Friday, March 5, 2010

Rejection and American Idol

Our Northern Colorado contestant on American Idol, Haeley Vaughn, was voted out last night, along with three other talented young folks. I say talented because they were screened and selected to participate in the show from a huge pool of auditions. At several points in the process, the judges felt these kids had something special to bring to the show. They made it to the top 24.

Haeley, from Fort Collins, Colorado, is only 16 years old. After two performances, it was clear she didn't have the experience, maturity, and stage presence to keep up with the rest of the contestants. Her voice is wonderful, but she didn't sing well on the show. She is beautiful, and she has a glorious smile, but it wasn't enough to turn on the viewers who do the voting.

I hope Haeley comes away from her American Idol experience with a new determination to study, train, and learn. It won't be easy to jump right back in the water with the sharks. Judge Simon Cowell was disturbingly cruel, especially considering Haeley's age.

We writers can sympathize with feelings of rejection, especially when the judgment is delivered with harsh words and an angry expression. At some time in our writing careers, we'll most likely face such a criticism. My first slap-down experience was at a weekend writing retreat/workshop, supposedly to help beginning writers. That critique stopped me cold. I didn't show my work to anyone for several years after that happened. That vulnerability slowed me down and held me back, because it's the feedback and the criticism that help us get better. We can't afford to be sensitive, to run away and hide.

It's a tough old world. The ones who succeed have strength, determination, a willingness to work real hard, and a lot of courage. Rejection is inevitable. As hard as it is, we have to listen to it, weigh it, think about it, use it, and move forward.

Haeley has talent, and she'll have a lot of support from her family and her community as she works to refine her voice and her style. I can't wait to see her grow, and I hope she tackles American Idol again in a year or two. I'm very proud of her.


Ann Elle Altman said...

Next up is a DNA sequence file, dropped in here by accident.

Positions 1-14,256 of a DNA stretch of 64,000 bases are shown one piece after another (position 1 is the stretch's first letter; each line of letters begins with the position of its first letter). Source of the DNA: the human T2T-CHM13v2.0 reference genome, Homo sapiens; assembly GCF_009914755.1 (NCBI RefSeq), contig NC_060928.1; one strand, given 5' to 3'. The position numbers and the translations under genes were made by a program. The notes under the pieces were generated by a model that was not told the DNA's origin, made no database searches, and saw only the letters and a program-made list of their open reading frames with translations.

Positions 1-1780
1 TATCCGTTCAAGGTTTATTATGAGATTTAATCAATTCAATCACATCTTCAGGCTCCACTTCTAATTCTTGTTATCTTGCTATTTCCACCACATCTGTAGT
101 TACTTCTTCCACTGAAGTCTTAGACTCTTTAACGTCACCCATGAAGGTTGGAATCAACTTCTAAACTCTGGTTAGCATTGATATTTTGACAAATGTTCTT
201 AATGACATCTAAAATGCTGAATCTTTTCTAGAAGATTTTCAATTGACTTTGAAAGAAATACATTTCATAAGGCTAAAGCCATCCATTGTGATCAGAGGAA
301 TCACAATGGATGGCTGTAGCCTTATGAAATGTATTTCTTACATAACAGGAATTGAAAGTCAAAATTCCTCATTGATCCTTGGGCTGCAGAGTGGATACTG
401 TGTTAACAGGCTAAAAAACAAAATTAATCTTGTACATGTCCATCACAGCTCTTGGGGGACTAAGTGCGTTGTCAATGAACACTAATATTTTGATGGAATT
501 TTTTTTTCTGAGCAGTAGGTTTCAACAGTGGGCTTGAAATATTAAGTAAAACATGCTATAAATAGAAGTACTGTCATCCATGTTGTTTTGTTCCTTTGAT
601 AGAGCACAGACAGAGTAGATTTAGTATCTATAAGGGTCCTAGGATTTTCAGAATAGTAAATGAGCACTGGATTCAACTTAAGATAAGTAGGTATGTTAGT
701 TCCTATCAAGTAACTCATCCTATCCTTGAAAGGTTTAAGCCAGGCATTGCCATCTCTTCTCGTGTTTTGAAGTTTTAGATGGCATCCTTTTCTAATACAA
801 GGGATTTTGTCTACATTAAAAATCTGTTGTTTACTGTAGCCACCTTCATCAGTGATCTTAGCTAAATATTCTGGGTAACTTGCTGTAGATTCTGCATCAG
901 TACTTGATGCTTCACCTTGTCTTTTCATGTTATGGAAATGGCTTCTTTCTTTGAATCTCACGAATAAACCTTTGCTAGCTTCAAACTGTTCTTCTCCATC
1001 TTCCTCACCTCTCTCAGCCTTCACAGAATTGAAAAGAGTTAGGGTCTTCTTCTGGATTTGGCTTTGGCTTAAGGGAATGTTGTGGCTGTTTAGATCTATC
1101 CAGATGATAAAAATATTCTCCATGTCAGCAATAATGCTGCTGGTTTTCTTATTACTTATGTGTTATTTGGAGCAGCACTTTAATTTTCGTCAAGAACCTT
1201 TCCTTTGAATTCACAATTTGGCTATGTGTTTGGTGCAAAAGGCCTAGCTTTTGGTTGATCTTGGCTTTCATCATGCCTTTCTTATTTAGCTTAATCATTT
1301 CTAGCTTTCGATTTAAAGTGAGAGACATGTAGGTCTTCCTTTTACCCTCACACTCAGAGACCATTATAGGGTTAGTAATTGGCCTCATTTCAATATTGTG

I feel sad for some of the young singers that get voted off the show. I hope they gather the courage to keep going.


Karen Walker said...

I feel terrible for those kids who have to face such harsh judgment from Simon. The other judges seem to have the ability to phrase things in a way that doesn't do damage, but Simon can be so cruel. Although he's often right. I hope Haley has a thick enough skin to come thru this and continue her singing. She's delightful.

Anonymous said...

eek I will have to stop reading American Idol posts :o) Last night, here in NZ, they screened the twelve girls singing, I don't know who goes yet. The boys have their turn tonight. I miss Paula Abul, but think Ellen is great!

Jemi Fraser said...

It's a tough show for sure. I thought Haeley was beautiful and had a lovely voice. The pressure got to her, but it's obvious the girl has lots of talent. I'm sure she'll use this to grow and become even better.

I'm still growing that requisite tough skin myself :)

Patricia Stoltey said...

Hi everyone -- I'm glad I'm not the only Idol fan here. One tiny goof in my post became apparent when I read an article about Haeley in our newspaper this morning. Apparently she cannot audition for American Idol again because she made it as far as the top 24. Luckily, she has a world of options outside Idol World. I'm betting on her future success.

Jemi -- I can only say that my skin got a lot tougher as I got older. I'd lick my wounds for a while, then put myself right back out there. Eventually my work got better and/or my luck changed. :)

Niki -- I never thought about American Idol being available in NZ. I know a lot of countries have their own version, and I'd love to see some of them here. I also wish they'd do more of the World Idol shows like the one they did a few years ago when Kelly Clarkson participated -- I think it was the young man from Norway who won. That show was great!

dirtywhitecandy said...

I'm interested in what you say about about cruel slapdowns. A friend of mine was down to the final two for a role in Sister Act in London's West End. Finally she didn't get it, and the selectors told her it was because her voice wasn't strong enough. She was so upset, even though she's a pro and has been through auditions before.

What hurt her most was the comment about her voice - which she felt was unjust and cruel. If her voice wasn't strong, how did she get down to the final two out of 300 actresses?

I've known this happen to other friends who have had near misses for jobs, book deals and prizes. The selectors feel bad about rejecting you - after stringing you along for so long - and try to make out it is your own fault. What they really can't say was 'it was 51/49, or 'we liked so-and-so a tiny bit more'. Truly deserved criticism, though, can usually be backed up - and usually no one has to be cruel about it.

I've had a few nasty slapdowns in my time. I've learned that if they aren't backed up by actual evidence it's their problem, not mine.

Patricia Stoltey said...

Good point, Roz. It seems bizarre that judges and directors would be so insecure that they'd need to shift the blame, but they're human. If we realize that, it can help us survive these experiences and go on to better things.

Simon Hay Soul Healer said...

Criticism can either make us or break us, and we're in control of both outcomes. How each of us reacts publicly is varied, but if you're passionate about something there will always be a tinge of pain. Our public reaction is no measure of our internal drive. Spirit sees what's inside.

I love this post Patricia. I'm not an idol fan, but I like the way you've used idol to build a great story. Happy revision and gardening, Simon.